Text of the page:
In September 2017, Hurricanes Maria and Irma swept across Puerto Rico and the U.S. Virgin Islands, devastating the lives of 3.5 million American citizens. Several weeks after the storms, the islands remain in urgent need of reliable electricity, clean water, and food. Full restoration of the power grid is expected to take months. Remote and rural locations have been hit especially hard.

The American solar industry has a unique and immediate opportunity to help. Solar and solar + storage technologies can help communities restore electricity and provide essential services like lighting, refrigeration, and fresh water. This will help address immediate, short-term needs while building a more resilient electricity grid for the future.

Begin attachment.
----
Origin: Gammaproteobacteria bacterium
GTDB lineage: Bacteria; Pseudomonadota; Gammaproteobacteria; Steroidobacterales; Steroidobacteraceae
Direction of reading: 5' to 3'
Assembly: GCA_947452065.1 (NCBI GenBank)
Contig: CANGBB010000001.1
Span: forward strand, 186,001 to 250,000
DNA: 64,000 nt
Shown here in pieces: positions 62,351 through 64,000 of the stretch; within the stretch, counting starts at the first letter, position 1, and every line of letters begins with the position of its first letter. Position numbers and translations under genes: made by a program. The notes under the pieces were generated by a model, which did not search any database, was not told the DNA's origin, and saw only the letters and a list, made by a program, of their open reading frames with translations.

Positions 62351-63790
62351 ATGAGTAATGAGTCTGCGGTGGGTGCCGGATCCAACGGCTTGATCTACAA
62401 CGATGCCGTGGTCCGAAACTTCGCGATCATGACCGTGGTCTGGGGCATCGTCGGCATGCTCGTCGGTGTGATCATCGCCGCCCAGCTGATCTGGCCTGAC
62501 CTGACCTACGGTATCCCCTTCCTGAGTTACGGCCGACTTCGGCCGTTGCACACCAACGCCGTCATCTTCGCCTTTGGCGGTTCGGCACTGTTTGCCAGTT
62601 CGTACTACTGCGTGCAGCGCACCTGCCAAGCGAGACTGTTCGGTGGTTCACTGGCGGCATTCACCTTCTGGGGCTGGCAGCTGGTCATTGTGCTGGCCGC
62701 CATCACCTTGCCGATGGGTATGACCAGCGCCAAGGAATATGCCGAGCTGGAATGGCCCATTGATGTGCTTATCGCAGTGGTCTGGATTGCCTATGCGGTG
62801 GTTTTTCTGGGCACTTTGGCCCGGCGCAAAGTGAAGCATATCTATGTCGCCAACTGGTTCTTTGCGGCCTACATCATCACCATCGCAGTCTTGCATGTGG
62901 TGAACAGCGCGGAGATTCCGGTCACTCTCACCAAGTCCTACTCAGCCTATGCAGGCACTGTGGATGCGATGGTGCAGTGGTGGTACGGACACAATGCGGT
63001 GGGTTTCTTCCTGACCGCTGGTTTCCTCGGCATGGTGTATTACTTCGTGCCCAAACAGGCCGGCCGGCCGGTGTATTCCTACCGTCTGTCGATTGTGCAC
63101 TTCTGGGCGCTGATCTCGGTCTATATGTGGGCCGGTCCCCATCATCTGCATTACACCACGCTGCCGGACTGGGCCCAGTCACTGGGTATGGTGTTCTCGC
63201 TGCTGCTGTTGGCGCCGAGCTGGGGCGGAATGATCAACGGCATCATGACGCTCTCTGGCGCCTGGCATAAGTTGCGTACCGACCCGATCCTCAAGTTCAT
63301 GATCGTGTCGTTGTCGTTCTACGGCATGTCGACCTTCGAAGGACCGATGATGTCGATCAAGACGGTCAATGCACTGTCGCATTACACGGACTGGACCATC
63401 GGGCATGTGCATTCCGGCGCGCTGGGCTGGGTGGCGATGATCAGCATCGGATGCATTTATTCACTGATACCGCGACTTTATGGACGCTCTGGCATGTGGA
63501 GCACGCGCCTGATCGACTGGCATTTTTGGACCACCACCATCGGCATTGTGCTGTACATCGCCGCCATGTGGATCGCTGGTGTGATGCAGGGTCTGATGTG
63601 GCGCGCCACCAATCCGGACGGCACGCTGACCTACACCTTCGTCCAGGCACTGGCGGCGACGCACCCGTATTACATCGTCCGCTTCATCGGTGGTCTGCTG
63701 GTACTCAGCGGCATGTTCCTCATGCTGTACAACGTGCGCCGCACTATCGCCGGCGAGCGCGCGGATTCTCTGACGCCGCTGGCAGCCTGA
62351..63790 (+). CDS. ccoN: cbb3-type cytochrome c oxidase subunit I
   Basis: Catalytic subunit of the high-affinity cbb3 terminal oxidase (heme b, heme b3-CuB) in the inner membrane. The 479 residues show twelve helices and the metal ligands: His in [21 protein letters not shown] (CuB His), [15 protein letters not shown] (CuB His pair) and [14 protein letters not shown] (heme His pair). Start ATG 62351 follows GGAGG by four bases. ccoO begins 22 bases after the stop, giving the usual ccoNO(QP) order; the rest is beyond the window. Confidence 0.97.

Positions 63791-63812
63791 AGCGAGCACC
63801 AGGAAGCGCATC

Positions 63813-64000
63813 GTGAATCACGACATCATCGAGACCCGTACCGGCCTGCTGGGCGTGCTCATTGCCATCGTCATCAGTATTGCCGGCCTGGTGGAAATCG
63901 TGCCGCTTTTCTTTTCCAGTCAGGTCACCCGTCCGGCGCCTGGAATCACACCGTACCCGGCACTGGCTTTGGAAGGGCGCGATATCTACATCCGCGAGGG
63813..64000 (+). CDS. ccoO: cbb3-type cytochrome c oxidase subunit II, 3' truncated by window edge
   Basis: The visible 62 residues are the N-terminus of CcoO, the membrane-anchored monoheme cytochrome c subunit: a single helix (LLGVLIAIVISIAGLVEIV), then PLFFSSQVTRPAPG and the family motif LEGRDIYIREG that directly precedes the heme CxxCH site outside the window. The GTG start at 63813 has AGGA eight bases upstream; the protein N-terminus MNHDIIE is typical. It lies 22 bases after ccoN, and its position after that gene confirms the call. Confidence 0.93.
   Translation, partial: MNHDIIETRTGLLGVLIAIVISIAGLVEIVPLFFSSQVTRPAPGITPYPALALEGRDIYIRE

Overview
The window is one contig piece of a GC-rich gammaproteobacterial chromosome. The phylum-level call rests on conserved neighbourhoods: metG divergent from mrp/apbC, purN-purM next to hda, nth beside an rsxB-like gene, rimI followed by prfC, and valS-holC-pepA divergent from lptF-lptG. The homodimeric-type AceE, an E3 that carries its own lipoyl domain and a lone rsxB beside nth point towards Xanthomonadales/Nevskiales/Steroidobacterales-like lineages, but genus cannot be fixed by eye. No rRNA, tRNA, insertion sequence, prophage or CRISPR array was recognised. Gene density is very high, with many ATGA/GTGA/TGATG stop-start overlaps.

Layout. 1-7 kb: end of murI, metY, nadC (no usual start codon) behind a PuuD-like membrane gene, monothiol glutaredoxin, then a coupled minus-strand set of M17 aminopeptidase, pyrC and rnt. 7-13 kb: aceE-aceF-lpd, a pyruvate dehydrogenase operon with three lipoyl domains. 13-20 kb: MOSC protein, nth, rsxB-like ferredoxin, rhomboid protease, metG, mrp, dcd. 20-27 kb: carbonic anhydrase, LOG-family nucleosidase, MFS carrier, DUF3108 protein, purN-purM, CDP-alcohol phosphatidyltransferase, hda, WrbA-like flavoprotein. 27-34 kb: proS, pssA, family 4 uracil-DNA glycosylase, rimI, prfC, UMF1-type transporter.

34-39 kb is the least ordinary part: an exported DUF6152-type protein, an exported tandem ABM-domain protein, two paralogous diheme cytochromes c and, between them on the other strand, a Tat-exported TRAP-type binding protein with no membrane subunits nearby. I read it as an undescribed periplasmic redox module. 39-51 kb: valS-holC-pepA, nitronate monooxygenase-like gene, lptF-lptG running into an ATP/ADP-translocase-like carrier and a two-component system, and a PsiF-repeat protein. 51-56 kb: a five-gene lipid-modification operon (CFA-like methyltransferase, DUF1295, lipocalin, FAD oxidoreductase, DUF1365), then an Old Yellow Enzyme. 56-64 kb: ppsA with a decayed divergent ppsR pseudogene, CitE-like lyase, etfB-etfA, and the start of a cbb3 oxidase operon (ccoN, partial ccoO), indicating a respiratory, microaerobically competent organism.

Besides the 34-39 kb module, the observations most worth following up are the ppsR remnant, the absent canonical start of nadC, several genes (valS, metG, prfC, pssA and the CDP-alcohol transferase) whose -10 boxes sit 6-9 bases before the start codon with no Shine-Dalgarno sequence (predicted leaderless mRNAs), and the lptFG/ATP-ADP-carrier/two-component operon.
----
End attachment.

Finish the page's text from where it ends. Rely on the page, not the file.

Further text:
Solar Saves Lives is an initiative led by The Solar Foundation to coordinate the delivery and installation of donated solar equipment to areas in need.




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The Past and Future of Battery Storage Mon, 22 May 2017 15:23:33 +0000 With the cost of batteries dropping and a bevy of solar companies now offering residential backup systems, it may seem like the “solar with storage” revolution is just getting started. In reality, batteries helped launch rooftop solar decades ago. When it comes to solar with storage, everything old is new again. Primitive Batteries Jumpstart the […]